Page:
Proposal: Add &&& and *** to Data.Tuple
lemming at henning-thielemann.de
Thu Sep 20 13:01:09 EDT 2007
On Thu, 20 Sep 2007, Jon Fairbairn wrote:
> Henning Thielemann <lemming at henning-thielemann.de> writes:
>> On Mon, 17 Sep 2007, Jon Fairbairn wrote:
>>> instance Arrow (->) where
>>> (***) = (Data.Tuple.***)
>>> (&&&) = (Data.Tuple.&&&)
>>> and modules that imported only Arrow (not Tuple) would see
>>> no difference from the present state of affairs. Where
>>> things would be different would be if a module imported both
>>> Tuple and Arrow, when, instead of a name clash, *** and &&&
>>> would get their Arrow meanings (albeit with a specialised
>>> instance for ->).
>> If you import Tuple and Arrow, why not just import Arrow?
> Presumably because there are functions in Tuple that aren't
> in Arrow (if that isn't the case, this just means that
> Tuple/Arrow isn't a very good example).
I would certainly import Arrow unqualified, and Tuple qualified. Or I
would import the infix operators of Tuple, that do not interfer with
Arrow, explicitly but unqualified. I think many problems arise from a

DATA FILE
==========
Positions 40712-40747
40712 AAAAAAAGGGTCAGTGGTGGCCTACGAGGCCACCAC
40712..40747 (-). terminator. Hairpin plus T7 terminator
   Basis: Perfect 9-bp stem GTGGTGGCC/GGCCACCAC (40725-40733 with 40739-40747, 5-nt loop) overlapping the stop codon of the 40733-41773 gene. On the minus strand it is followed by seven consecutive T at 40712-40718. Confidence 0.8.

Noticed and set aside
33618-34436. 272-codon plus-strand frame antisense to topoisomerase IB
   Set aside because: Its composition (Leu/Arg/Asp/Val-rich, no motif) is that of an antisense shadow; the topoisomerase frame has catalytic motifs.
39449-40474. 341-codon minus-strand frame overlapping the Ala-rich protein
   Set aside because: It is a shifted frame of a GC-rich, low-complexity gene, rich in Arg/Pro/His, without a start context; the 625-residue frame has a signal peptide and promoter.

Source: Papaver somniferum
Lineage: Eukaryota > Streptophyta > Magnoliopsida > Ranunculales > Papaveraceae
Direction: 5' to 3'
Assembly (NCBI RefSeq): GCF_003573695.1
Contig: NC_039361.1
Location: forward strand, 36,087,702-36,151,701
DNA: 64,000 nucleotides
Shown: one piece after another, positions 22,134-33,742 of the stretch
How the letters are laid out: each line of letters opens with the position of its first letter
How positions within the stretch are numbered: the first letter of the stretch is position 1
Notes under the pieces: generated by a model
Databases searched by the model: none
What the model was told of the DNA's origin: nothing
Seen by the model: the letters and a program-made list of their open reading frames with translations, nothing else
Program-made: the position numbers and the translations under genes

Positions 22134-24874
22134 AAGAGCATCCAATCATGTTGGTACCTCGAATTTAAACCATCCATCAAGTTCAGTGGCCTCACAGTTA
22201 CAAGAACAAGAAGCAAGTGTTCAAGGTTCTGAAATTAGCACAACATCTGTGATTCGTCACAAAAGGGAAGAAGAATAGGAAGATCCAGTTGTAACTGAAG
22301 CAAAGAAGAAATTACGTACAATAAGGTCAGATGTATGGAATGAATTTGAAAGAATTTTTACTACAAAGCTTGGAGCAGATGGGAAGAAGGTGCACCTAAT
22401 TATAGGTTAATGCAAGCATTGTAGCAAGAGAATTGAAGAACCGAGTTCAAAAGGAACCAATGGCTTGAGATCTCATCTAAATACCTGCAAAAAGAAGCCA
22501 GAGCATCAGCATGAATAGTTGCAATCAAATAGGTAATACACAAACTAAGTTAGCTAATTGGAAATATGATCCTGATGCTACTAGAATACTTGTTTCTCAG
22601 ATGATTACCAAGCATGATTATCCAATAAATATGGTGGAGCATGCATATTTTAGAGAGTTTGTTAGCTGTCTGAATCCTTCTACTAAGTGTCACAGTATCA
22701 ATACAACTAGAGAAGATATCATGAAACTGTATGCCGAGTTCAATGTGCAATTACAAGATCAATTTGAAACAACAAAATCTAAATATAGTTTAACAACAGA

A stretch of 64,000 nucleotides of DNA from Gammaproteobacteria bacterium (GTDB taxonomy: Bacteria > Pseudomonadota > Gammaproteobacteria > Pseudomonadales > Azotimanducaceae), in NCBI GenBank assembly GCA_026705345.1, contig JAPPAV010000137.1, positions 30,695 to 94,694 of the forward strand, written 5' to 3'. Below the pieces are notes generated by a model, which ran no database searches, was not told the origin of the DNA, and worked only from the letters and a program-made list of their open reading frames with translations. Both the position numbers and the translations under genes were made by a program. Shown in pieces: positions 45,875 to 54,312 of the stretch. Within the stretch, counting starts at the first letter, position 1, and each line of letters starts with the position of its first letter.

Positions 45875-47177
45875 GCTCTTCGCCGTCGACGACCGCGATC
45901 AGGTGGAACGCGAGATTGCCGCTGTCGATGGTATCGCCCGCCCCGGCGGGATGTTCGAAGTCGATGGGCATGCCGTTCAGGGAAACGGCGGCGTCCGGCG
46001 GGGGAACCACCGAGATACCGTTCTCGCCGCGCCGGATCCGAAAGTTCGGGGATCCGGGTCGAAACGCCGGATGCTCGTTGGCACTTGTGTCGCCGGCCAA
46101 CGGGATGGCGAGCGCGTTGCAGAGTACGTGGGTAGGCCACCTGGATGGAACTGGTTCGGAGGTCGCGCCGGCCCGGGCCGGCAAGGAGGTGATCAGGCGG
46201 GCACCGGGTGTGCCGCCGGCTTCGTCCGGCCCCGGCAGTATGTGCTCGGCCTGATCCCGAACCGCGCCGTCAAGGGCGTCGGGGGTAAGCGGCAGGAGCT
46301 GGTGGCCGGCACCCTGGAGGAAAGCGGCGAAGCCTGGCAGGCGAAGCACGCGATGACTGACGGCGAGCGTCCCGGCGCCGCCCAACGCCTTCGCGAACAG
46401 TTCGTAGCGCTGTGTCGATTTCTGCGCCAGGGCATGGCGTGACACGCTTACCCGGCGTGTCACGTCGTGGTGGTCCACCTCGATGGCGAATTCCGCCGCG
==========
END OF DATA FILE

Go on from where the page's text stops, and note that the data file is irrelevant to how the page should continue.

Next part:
dislike against both qualified and explicit imports. In the Modula
languages only the latter two options exists and it works.
Actually, one of my points is that specialised functions even shall have
special names in order to signal to the reader which concrete data type is
processed. I think most people agree, that infix operators shall be used
unqualified. Since unqualified usage means automatic resolution of the
particular implementation, they are predestinated for class methods. That
is, (+) is polymorphic and this is fine, and (++) should also be
polymorphic, maybe replacing 'mplus'. The specialised functions should
have alphanumeric identifiers, say List.append, Int.add. Whenever I read
in a program
List.map (Int.add 1) (List.append a b)
I'm confident, that a and b are lists, not just any possible monads, and
that the lists contain Ints.
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